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Sudanese Woman Convicted Of Adultery Could Be Stoned To Death If Government Doesn’t Intervene


The lack of government ministers in Sudan is impeding efforts to save a 20-year-old woman from being stoned to death after being found guilty of adultery, according to the BBC. The civilian government of the Northeast African country was deposed by a military junta in an October 2021 coup.

Following the woman’s conviction, campaigners have called for her release, claiming that her trial was unfair. Even though a government official called the trial a “joke,” he added that they “don’t have a minister who can intervene to demand her release” at the moment.

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After her divorce from her husband in 2020, the woman moved in with her family. However, after her husband accused her of adultery a year before, a court in the city of Kosti convicted her of the crime in June 2022. Her conviction has since been overturned on appeal. However, the court has yet to rule. Her lawyer, Intisar Abdala, expressed optimism that the appeal would be successful.

“The young woman is in good physical condition, but she is understandably anxious.” “There’s not much else I can say as a woman lawyer living in a conservative region like Kosti and working to help other women,” Abdala said.

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“We are awaiting a judgement from the court of appeal but nobody can tell when that will come. Waiting is our only option.”


Sulaima Ishaq, the head of the Ministry of Social Development’s Violence Against Women Unit, told the BBC that she had informed officials in Khartoum about the case. And, despite her claims that the convicted woman’s trial was unfair, she claimed that the absence of government ministers had created a bottleneck.

Human rights organizations also claim that the woman was denied access to a lawyer while detained. They also claim she was not aware of the charges leveled against her.

“We have grounds to believe she was illegally forced into signing a confession by the police,” Mossaad Mohamed Ali, who is the executive director of the African Centre for Justice and Peace Studies (ACJPS), said.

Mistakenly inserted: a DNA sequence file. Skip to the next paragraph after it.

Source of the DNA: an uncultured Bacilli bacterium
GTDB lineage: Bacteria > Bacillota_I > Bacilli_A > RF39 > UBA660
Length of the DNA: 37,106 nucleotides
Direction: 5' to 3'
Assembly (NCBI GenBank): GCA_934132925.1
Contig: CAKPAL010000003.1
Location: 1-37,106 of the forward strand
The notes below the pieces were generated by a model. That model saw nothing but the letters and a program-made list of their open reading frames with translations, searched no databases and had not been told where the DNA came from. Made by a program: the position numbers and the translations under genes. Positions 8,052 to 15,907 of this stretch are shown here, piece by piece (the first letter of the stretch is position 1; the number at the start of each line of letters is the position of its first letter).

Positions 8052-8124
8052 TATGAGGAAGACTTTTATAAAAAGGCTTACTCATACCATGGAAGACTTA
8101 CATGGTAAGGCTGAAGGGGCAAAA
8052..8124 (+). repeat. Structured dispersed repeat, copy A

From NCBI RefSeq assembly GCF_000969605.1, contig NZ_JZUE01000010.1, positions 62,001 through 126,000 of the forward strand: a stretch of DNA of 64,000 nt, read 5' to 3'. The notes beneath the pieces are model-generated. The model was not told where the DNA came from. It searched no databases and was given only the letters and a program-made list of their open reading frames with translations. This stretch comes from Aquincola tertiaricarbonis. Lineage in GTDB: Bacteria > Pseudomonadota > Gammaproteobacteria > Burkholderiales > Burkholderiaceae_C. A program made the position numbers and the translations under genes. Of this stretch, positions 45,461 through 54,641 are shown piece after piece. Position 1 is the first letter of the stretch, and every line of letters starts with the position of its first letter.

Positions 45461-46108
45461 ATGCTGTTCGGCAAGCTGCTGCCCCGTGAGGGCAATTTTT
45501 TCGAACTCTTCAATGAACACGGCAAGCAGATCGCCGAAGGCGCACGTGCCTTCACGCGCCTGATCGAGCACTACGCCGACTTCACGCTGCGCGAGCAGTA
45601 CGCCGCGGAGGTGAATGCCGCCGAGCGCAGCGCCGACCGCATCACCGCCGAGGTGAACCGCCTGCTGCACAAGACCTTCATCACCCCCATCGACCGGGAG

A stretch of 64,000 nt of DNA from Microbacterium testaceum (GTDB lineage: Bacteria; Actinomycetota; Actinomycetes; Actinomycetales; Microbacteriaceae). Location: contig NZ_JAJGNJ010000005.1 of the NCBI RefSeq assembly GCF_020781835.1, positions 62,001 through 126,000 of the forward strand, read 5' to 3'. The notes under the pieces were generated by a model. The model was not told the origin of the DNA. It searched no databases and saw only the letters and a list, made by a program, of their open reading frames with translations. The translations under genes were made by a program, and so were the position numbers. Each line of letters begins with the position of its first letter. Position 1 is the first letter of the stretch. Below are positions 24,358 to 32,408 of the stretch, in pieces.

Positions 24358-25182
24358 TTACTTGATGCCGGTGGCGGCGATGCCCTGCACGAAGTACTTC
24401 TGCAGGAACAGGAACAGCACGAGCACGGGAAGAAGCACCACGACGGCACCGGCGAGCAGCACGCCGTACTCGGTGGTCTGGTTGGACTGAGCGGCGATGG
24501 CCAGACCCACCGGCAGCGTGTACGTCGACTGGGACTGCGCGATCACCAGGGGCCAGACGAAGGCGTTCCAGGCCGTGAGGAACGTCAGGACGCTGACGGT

Adultery and theft are classified as hudud crimes in the Quran, according to the BBC. Allah is said to have highlighted these offenses in the holy book. In Sudan, those found guilty of such crimes can face the death penalty. Flogging, amputation, hanging, and stoning are among the punishments for hudud crimes in the Northeast African country.

Human rights groups also claimed that the government has not followed through on its promise to abolish stoning as a method of punishment. “Even the most conservative politicians are opposed to stoning,” said Ishaq. “However, it takes a long time for things to change here and then filter through to the courts, and women are the ones who suffer.”

To the best of campaigners’ knowledge, El Sherif Abdalla was the last woman convicted of adultery and sentenced to death by stoning. Following her conviction, the Strategic Initiative for Women in the Horn of Africa (Siha) and Amnesty International launched an international campaign calling for her release. She was eventually released with her baby in 2012. However, Hala Al-Karib, a Siha official, stated that there could be several such cases that they are unaware of.

“We are concerned that the appeal court will not rule in the young woman’s favour. We save women from these laws when the international community raises its voice and adds pressure on the Sudanese government, and that must happen again in this case,” Al-Karib said in reference to the 20-year-old woman’s case.

“This may be a shocking ruling globally, but doesn’t come as a shock to us.”



Written by How Africa News

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